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Entering the Kingdom, Pt. 1 (Matthew 7:21-23)

Part of the The Sermon on the Mount series, preached at a Sunday Morning service

David Torres
David Torres
May 27, 2012

Sermon preached on Sunday, May 27, 2012 at Garden Valley Chapel during our morning worship service based on Matthew 7:21-23.

Take your Bible if you will and open it to the seventh chapter of the book of Matthew where we begin our study of verses 21-27.

It is with much sadness and excitement that this week and next provide for the last two messages on the content of the Sermon on the Mount.

It is filled with much excitement in that it will catapult us into another season of study into God´s eternal Word. I look forward to it.

Yet, it is filled with much sadness in that I don´t want to leave the "greatest sermon every preached by the greatest preacher who has ever lived."

On the third Lord´s Day, Lord-willing, we will endeavor to preach the entire Sermon on the Mount in one setting, giving the overarching truths and concluding with the last two verses of this chapter.

That day will come, but it will not be today, not today.

Today we go further, beyond the beginning of the end, but to the end of the end.

It was Bishop J.C. Ryle who said -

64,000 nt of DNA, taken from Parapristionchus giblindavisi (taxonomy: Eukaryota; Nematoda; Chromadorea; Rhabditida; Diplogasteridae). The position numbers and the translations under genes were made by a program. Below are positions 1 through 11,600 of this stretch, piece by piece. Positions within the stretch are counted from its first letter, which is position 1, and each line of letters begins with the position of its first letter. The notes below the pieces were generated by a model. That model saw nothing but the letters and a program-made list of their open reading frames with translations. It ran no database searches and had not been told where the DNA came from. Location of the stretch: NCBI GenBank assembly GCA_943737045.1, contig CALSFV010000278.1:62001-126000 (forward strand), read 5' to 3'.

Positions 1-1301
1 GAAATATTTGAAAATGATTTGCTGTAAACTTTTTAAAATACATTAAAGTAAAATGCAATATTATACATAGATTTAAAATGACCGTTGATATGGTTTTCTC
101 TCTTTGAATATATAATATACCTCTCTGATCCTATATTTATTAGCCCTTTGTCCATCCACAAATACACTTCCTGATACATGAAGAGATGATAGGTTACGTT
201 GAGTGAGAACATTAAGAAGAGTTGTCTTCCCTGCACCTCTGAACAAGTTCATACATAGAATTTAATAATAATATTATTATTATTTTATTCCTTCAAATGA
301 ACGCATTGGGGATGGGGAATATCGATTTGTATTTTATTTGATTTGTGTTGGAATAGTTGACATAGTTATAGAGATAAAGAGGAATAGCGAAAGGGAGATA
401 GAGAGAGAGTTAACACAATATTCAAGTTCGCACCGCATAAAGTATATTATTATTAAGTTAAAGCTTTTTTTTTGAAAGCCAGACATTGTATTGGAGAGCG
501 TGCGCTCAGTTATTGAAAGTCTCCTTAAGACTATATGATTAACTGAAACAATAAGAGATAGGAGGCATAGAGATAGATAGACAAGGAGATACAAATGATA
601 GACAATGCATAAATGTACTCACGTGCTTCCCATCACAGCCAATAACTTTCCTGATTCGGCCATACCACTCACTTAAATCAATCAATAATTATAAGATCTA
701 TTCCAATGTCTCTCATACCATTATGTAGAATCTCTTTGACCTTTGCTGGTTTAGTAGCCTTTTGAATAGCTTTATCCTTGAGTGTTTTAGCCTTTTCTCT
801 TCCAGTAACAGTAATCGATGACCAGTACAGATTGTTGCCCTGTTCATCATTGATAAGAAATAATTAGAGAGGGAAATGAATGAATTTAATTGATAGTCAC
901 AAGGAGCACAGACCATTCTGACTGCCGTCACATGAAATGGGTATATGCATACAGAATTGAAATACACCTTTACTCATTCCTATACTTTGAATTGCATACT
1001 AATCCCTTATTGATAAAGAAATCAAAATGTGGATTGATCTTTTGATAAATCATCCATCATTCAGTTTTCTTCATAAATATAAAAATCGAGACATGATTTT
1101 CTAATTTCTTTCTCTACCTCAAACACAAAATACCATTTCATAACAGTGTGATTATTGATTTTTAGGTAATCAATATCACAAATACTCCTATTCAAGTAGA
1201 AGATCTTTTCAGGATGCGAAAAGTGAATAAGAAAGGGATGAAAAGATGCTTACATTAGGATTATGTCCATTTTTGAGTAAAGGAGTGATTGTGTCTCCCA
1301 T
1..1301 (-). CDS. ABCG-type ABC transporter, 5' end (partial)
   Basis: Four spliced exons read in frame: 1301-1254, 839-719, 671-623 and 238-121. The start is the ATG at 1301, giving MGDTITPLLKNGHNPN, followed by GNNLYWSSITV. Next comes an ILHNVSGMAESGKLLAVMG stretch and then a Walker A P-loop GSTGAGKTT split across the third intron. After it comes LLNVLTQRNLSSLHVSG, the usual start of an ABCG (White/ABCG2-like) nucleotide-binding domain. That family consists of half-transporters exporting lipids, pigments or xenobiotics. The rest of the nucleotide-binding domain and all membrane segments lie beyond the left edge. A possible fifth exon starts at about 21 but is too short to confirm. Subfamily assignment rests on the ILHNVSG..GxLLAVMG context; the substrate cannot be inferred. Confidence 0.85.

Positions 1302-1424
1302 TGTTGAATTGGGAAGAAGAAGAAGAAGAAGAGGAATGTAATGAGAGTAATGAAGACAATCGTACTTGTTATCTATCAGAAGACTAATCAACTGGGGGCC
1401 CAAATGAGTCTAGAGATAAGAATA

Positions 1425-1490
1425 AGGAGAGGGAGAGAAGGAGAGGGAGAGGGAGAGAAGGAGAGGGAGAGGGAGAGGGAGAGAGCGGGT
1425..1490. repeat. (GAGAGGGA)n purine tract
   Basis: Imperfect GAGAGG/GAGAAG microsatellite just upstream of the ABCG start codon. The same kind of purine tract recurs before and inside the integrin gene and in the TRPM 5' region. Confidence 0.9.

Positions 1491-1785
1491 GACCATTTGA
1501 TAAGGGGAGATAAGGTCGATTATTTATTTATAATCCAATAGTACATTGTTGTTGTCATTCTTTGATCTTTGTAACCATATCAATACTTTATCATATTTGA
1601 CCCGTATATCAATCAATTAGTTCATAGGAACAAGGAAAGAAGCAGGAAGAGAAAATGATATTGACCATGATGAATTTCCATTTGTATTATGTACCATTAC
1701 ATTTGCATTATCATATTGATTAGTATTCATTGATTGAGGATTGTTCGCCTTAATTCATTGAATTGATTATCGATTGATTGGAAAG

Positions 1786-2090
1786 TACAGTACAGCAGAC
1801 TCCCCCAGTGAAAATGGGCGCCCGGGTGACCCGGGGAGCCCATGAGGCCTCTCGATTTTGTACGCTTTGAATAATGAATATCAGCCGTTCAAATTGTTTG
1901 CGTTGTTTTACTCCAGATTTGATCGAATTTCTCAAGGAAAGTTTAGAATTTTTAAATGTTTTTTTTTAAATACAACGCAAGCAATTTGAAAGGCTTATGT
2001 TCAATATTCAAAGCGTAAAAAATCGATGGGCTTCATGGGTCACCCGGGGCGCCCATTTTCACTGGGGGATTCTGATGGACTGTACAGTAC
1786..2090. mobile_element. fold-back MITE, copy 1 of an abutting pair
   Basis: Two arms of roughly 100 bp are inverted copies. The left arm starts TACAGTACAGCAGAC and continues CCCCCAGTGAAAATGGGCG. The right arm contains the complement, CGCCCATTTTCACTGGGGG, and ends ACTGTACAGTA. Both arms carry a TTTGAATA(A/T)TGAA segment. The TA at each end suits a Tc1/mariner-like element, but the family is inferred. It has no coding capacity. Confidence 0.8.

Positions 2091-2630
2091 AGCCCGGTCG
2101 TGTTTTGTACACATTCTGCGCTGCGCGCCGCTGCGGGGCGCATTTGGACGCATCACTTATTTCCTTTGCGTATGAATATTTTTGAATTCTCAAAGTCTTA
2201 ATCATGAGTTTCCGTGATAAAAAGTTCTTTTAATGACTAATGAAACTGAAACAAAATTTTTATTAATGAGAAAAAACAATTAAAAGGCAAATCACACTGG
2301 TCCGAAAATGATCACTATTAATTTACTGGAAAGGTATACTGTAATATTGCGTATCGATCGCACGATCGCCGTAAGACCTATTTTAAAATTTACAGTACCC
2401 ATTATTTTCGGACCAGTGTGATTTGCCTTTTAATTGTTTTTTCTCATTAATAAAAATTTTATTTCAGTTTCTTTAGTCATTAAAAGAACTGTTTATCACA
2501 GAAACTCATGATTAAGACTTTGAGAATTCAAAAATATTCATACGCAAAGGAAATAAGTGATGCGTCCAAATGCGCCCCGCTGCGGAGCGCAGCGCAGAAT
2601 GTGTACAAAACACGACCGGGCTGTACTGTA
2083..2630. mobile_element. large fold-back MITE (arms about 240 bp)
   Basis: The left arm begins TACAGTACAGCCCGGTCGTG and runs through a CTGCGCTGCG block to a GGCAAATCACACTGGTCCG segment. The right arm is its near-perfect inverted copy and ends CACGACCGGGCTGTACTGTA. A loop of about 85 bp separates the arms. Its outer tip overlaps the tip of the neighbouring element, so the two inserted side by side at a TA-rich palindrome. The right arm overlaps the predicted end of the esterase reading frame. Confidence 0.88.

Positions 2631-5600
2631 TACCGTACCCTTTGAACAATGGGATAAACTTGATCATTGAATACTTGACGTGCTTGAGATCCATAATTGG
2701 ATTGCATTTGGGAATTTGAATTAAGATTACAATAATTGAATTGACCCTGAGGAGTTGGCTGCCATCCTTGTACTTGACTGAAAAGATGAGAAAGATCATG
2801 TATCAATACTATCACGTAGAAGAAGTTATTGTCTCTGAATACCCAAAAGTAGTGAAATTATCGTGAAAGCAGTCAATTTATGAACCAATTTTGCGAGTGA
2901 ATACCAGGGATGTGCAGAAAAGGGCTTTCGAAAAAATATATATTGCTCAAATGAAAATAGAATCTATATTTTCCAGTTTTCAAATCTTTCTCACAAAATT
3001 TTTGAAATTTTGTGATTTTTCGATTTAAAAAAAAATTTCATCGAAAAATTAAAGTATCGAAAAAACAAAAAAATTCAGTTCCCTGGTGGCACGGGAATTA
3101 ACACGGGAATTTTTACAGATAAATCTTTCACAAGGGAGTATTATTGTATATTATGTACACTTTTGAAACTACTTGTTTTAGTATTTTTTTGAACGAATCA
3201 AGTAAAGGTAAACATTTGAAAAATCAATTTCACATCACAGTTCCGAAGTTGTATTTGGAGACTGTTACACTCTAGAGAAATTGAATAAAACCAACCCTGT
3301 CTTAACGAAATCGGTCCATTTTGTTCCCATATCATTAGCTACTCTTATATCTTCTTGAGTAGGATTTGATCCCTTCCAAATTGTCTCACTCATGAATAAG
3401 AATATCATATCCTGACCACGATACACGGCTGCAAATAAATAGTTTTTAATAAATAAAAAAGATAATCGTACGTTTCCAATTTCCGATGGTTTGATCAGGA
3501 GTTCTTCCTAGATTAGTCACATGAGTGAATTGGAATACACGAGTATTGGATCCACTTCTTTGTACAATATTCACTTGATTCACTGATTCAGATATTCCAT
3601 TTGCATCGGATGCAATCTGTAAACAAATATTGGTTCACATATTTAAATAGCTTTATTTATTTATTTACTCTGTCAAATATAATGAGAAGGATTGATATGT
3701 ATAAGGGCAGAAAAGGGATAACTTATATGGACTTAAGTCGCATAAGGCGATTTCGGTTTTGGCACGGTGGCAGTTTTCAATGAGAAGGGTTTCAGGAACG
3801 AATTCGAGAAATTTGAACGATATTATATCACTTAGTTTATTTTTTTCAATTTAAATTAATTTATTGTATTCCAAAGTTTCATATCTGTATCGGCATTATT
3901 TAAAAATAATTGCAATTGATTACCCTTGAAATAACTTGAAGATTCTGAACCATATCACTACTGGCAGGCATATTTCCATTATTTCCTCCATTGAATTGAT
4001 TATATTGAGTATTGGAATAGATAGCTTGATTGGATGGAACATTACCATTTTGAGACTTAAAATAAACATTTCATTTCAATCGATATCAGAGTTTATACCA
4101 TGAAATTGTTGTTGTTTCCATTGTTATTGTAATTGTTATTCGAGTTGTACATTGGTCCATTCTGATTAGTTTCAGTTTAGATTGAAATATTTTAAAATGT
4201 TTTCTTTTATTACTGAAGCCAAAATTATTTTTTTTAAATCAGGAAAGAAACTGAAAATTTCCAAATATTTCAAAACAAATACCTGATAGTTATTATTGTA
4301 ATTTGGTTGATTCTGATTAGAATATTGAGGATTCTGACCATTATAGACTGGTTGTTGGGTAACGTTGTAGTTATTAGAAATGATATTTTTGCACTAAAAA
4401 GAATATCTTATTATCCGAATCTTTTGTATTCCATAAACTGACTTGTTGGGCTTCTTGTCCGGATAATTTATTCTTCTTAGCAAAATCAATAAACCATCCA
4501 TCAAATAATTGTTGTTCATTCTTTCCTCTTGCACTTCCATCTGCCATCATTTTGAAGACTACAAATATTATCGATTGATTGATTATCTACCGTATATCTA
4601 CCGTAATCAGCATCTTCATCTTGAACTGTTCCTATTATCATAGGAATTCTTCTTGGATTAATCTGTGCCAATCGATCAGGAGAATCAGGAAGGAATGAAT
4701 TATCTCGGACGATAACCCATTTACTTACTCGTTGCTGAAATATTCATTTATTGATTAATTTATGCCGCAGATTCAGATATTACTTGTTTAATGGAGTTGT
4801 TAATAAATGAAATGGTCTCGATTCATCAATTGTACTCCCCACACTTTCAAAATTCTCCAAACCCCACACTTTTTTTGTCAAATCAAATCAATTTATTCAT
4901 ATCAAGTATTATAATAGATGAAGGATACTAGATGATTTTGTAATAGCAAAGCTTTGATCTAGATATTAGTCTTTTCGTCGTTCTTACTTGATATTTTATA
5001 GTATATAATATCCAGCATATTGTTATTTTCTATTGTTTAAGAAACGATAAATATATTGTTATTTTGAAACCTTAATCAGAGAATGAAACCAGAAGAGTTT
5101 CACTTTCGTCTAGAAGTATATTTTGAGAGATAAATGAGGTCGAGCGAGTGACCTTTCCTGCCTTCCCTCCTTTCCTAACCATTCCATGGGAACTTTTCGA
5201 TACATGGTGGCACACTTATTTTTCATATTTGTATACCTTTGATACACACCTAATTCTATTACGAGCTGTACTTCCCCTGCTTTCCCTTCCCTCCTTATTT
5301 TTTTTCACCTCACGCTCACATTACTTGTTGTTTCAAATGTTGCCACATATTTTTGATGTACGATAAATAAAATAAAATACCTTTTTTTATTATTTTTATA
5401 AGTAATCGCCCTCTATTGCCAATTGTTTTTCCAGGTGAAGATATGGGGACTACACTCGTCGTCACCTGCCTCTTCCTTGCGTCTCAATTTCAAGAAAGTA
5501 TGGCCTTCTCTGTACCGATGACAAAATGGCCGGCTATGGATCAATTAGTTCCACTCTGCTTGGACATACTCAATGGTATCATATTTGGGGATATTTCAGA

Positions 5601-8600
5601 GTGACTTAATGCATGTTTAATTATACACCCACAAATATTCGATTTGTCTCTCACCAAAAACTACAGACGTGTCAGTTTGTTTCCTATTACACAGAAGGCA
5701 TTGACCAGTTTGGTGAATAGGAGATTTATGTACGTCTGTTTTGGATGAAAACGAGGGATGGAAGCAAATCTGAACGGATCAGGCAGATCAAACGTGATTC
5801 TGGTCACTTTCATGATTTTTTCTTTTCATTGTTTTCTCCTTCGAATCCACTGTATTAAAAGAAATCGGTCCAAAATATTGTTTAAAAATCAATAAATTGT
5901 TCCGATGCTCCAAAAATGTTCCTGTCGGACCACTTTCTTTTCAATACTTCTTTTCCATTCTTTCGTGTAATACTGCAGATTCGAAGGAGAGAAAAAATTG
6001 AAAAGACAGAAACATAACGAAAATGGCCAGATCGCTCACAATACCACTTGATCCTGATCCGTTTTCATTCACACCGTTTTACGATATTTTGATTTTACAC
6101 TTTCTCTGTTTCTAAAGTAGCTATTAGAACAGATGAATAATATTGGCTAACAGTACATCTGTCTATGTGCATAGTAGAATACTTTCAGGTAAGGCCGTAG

"The Lord Jesus winds up the sermon on the mount by a passage of heart-piercing application. He turns from false prophets to false professors, from unsound teachers to unsound hearers. Here is a word for all. May we have grace to apply it to our own hearts!"

I trust you are ready for this "heart-piercing application," my beloved.

I invite you to stand in the reading of God´s Word. Read Matthew 7:21-27.

Our Lord moves from false teachers in His discourse to false disciples and he addresses the problem of false profession.

Not only must you be guarded against the falsehood of so called "teachers" who lead people astray, but you must be guarded against the falsehood that may reside in the deep crevasses of your own soul.

To think that there may be falsehood in us! A frightful thought at that but a necessary one that needs to be addressed this DAY, while it is still called today!

God in Christ moves from a stern warning about false teachers to a stern warning about false disciples.

It is no wonder that J.C. Ryle prays, "May we have grace to apply it to our own hearts!" This is that "hear-piercing" truth that is highlighted at the conclusion of the Sermon of the Mount.

Are you the real deal or are you a phony? Will you enter the Kingdom of heaven?

Forget about your worries today and the distractions that weigh heavy upon the mind and consider for a moment/examine your heart if you are truly a child of God, of His household, of His Kingdom.